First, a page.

Chris Webb (1968-2015)

On March 10th, my friend, Chris Webb died at the age of forty-seven. It is a loss to all who knew him, as  well as to the whole Duchenne muscular dystrophy community. I never saw Chris in person. He lived across the country in Stoughton, Massachusetts in a rehab hospital, where he lived for the past twenty-five years. I made his acquaintance through an internet group called DMD Pioneers. We communicated via internet chat. Like me, he was ventilator-dependent. We shared our experiences, and feelings about living with DMD and being vent-dependent. He was a kind, and down-to-earth person. Though he had his struggles, frustrations, and down days, he continued to soldier on. His fighting spirit kept him going, as well as his passion for heavy metal music. He was preparing to break free from the isolation of the rehab hospital and move in to a group home. Though he had some fear, and trepidation about this move, he moved forward towards his freedom. He didn't make it, but he had hope to keep him going. Chris fought the good fight until the end. Farewell, my friend!

Monday, March 09, 2015

Ask John

Do you prefer that people ask about your disability, or is that rude?

I don't mind when people ask me about my disability. It is a great way to educate people about disability and to break down barriers between the disabled and non-disabled. I feel it is only rude when a person asks questions about  my disability without introducing themselves and making some normal conversation first. It is also rude for a stranger to ask deeply personal, or embarrassing questions. Most people would not want strangers to ask about their sex lives, or bowel movements,  for example.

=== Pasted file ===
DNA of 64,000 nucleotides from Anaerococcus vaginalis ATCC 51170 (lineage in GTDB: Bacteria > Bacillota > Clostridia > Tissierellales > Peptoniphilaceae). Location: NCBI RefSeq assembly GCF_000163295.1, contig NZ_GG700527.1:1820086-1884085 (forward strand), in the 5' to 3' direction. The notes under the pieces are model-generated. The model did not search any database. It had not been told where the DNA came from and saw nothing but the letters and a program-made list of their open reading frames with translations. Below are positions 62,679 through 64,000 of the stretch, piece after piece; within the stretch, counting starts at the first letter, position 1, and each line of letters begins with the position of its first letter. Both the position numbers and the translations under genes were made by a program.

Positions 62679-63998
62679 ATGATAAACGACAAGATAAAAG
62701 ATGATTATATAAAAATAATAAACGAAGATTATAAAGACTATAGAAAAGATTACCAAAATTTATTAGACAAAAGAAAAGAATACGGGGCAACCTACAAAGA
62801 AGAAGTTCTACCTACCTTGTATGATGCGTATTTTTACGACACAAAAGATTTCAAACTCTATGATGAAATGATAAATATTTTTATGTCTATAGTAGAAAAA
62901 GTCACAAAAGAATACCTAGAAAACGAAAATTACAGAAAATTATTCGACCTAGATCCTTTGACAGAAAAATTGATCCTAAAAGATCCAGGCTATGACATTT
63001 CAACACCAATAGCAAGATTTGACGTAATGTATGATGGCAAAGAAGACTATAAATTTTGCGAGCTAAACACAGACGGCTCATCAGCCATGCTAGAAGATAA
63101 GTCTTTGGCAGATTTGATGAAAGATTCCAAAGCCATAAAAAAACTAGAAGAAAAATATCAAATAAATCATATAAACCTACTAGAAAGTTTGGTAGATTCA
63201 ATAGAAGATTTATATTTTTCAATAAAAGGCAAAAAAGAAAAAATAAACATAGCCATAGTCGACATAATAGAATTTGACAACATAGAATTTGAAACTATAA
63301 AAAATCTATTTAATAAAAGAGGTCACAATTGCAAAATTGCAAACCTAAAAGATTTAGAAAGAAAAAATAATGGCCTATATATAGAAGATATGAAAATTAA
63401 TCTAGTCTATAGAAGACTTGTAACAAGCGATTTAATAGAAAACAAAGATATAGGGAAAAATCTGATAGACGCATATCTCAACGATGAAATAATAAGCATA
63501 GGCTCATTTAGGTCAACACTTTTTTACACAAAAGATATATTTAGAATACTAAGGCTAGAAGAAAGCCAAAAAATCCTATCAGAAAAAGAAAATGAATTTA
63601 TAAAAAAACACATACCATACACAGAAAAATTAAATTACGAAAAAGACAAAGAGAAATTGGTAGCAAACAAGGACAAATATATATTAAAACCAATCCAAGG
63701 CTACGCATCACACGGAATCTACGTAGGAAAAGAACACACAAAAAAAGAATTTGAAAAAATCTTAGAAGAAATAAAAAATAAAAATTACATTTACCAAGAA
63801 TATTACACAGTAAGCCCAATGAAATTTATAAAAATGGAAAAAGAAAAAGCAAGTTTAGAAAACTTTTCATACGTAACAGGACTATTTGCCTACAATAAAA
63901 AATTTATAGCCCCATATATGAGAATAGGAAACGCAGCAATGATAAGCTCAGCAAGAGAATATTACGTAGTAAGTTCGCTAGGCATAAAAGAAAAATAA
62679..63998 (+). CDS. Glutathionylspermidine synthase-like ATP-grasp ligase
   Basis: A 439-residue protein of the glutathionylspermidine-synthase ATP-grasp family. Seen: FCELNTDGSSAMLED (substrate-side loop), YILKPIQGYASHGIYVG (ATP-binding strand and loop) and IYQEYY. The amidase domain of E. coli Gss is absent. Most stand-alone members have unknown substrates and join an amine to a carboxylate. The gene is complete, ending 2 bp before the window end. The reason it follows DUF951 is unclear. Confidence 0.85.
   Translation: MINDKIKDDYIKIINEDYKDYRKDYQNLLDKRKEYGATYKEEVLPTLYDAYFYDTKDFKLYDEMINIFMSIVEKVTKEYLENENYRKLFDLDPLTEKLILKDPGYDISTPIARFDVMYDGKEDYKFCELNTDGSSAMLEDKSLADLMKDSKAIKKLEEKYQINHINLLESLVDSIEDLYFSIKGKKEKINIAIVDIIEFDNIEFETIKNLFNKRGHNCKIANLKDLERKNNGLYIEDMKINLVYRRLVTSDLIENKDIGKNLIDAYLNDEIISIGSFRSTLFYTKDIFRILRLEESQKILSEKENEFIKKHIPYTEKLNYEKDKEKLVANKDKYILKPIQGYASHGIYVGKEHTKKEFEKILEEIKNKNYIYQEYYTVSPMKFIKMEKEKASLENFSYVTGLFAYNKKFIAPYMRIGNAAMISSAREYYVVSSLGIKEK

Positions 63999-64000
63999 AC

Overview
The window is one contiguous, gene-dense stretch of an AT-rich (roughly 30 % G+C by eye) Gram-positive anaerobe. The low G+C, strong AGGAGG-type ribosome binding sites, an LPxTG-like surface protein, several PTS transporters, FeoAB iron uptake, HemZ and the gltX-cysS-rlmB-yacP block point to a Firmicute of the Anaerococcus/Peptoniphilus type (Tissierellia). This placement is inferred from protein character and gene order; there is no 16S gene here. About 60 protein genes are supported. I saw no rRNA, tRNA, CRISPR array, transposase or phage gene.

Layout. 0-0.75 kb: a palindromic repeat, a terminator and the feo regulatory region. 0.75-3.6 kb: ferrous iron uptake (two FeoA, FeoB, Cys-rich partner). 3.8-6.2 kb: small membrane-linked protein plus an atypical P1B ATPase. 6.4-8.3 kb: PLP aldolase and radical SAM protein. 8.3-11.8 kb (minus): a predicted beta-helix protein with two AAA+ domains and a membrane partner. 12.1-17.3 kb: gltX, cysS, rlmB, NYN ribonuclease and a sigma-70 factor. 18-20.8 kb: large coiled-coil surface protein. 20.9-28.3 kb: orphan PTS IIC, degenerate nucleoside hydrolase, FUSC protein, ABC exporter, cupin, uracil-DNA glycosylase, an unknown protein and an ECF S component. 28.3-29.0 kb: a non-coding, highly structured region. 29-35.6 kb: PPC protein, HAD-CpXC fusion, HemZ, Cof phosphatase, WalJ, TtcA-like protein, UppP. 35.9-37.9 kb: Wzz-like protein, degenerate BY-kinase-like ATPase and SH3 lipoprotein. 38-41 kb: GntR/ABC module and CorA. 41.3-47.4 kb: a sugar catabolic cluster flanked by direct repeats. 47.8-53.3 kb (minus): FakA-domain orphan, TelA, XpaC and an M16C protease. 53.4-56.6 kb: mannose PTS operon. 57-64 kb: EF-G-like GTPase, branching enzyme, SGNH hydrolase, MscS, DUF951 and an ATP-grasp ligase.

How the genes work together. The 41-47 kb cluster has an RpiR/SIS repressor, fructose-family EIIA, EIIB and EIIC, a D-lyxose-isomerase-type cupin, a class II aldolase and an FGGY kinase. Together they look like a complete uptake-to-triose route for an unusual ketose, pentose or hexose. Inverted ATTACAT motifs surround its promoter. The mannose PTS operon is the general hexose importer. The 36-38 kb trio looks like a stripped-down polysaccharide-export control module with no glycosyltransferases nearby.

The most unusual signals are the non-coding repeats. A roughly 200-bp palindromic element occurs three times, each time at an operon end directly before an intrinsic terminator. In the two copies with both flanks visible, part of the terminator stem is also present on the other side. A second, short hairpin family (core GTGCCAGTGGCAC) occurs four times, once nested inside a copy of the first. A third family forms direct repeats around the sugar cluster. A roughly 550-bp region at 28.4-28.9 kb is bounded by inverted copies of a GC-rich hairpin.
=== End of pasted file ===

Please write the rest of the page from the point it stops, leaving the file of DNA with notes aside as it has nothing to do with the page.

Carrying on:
Friday, September 05, 2014

Scott Sands 1966-2014


 On Friday, August 1st, the Duchenne muscular dystrophy community lost another member. This time it was my friend, Scott Sands. He died a day short of his forty-eighth birthday.
I never met Scott in person. He lived on the other side of the country in Orlando, Florida. We communicated over the internet, followed each other on Facebook, and read each other's blogs. I met him him on an internet group called DMD Pioneers. Like me, he used a ventilator, and was one of the older guys with DMD. I enjoyed his sense of humor, his good nature and admired his determination to live life on his terms. DMD would not prevent him from enjoying life.